Queen Mary University of London, UK
Lingzhi’s general research interests include mass spectrometry based analysis of small molecules and biomolecular molecules (nucleic acids, peptides, proteins) through hyphenated to a chromatographic method (mainly liquid chromatography), and research into chromatographic retention mechanisms. His current work focuses on characterizing single- and double-stranded DNA/RNA, and protein/peptide - DNA crosslinking complex using hyphenated liquid chromatography and electrospray mass spectrometry (LC-ESIMS). Lingzhi currently runs Core Mass Spectrometry Research Facility at Queen Mary University of London.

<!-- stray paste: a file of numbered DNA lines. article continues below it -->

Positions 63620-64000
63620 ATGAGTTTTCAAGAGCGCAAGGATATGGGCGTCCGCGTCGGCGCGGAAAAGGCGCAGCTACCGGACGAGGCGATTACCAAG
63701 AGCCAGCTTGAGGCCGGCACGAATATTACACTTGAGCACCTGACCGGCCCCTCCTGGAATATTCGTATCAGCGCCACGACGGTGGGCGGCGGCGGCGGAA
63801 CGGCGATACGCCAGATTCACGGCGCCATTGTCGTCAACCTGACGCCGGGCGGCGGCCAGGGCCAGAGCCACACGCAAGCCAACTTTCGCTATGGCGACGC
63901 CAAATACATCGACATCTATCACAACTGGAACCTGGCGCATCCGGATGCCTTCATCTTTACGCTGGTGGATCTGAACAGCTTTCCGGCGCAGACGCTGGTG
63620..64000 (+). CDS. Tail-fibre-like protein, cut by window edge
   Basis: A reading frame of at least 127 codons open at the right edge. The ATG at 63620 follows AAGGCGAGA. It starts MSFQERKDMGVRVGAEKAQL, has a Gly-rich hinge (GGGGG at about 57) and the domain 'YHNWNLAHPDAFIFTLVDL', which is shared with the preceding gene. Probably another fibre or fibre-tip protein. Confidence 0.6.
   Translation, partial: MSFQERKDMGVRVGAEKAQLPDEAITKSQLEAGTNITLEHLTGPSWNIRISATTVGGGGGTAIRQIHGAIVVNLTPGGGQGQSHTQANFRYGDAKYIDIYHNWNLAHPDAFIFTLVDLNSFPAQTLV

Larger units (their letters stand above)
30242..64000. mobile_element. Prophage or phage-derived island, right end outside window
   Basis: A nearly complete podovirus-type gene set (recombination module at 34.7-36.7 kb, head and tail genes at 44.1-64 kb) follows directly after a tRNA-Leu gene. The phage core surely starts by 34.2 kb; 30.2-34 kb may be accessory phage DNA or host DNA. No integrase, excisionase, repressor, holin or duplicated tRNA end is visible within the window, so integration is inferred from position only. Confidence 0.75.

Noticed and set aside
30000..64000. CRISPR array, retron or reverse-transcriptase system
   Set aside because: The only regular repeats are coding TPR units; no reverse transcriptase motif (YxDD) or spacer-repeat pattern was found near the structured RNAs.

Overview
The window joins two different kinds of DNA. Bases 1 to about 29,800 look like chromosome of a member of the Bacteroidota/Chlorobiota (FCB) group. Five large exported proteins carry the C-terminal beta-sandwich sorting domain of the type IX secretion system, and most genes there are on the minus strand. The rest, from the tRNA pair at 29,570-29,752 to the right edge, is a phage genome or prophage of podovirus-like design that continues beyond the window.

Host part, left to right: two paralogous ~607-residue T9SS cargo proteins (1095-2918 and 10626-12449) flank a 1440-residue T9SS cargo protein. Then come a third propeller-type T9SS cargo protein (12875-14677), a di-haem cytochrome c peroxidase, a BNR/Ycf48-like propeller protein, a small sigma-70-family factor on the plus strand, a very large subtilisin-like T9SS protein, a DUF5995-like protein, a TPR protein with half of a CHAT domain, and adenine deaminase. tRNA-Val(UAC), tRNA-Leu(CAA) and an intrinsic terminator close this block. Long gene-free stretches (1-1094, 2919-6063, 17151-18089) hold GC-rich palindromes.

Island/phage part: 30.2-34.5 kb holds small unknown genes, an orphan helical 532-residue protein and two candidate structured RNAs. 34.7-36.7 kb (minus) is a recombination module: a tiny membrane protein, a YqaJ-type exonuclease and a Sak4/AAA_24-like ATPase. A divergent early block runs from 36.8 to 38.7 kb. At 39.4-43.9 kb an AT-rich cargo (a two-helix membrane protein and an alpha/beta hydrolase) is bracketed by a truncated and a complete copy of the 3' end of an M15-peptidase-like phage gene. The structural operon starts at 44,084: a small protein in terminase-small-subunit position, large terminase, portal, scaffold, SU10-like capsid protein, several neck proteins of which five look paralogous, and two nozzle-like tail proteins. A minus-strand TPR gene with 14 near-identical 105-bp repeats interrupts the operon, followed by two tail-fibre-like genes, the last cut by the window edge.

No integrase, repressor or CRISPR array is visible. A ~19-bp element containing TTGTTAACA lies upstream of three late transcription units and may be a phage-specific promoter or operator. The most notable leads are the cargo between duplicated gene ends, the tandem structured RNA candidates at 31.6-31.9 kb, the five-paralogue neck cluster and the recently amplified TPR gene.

Synthetic oligonucleotides are widely used in the polymerase chain reaction (PCR) as DNA primers or in molecular biology as probes to screen for diseases, viral infections, and to identify genes. Sensitive and selective methods have always been demanded for the characterization of oligonucleotides, especially, when the oligonucleotides are applied as therapeutics. Ion-pair reversed-phase (IP-RP) liquid chromatography has been commonly used for the analysis of oligonucleotides, but ion suppression is a major problem when coupling with electrospray mass spectrometry (ESI-MS). Although the introduction of hexafluoroisopropanol (HFIP) in the mobile phase has improved MS detection sensitivity of oligonucleotides, this mobile phase system results in a severe problem with adducts formation particularly if large oligonucleotides are analysed. An alternative chromatographic approach, hydrophilic interaction liquid chromatography (HILIC), was recently employed for the analysis of oligonucleotides. It provided enhanced MS sensitivity with fewer adducts but lacked chromatographic resolution for some oligonucleotides. Here we improve chromatographic resolution whilst maintaining MS sensitivity by adding an ion-pairing reagent, triethylammonium acetate (TEAA), into the HILIC mobile phase. The IP-HILIC approach produces lower retention capacity and has the added benefit of providing simpler MS spectra, with fewer charge states, when comparing with HILIC. We suggest a mechanism for ion-molecule interactions in IP-HILIC.